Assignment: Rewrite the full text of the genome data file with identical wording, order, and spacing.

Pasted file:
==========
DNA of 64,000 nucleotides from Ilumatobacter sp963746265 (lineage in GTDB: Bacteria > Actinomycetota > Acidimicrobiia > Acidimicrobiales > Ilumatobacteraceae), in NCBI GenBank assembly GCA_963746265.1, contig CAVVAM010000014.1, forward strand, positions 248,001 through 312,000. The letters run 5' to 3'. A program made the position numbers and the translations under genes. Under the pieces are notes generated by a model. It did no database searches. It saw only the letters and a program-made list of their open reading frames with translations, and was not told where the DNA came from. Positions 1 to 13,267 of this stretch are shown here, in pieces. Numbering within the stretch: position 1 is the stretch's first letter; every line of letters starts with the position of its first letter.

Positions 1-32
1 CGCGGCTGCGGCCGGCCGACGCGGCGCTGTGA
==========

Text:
DNA of 64,000 nucleotides from Ilumatobacter sp963746265 (lineage in GTDB: Bacteria > Actinomycetota > Acidimicrobiia > Acidimicrobiales > Ilumatobacteraceae), in NCBI GenBank assembly GCA_963746265.1, contig CAVVAM010000014.1, forward strand, positions 248,001 through 312,000. The letters run 5' to 3'. A program made the position numbers and the translations under genes. Under the pieces are notes generated by a model. It did no database searches. It saw only the letters and a program-made list of their open reading frames with translations, and was not told where the DNA came from. Positions 1 to 13,267 of this stretch are shown here, in pieces. Numbering within the stretch: position 1 is the stretch's first letter; every line of letters starts with the position of its first letter.

Positions 1-32
1 CGCGGCTGCGGCCGGCCGACGCGGCGCTGTGA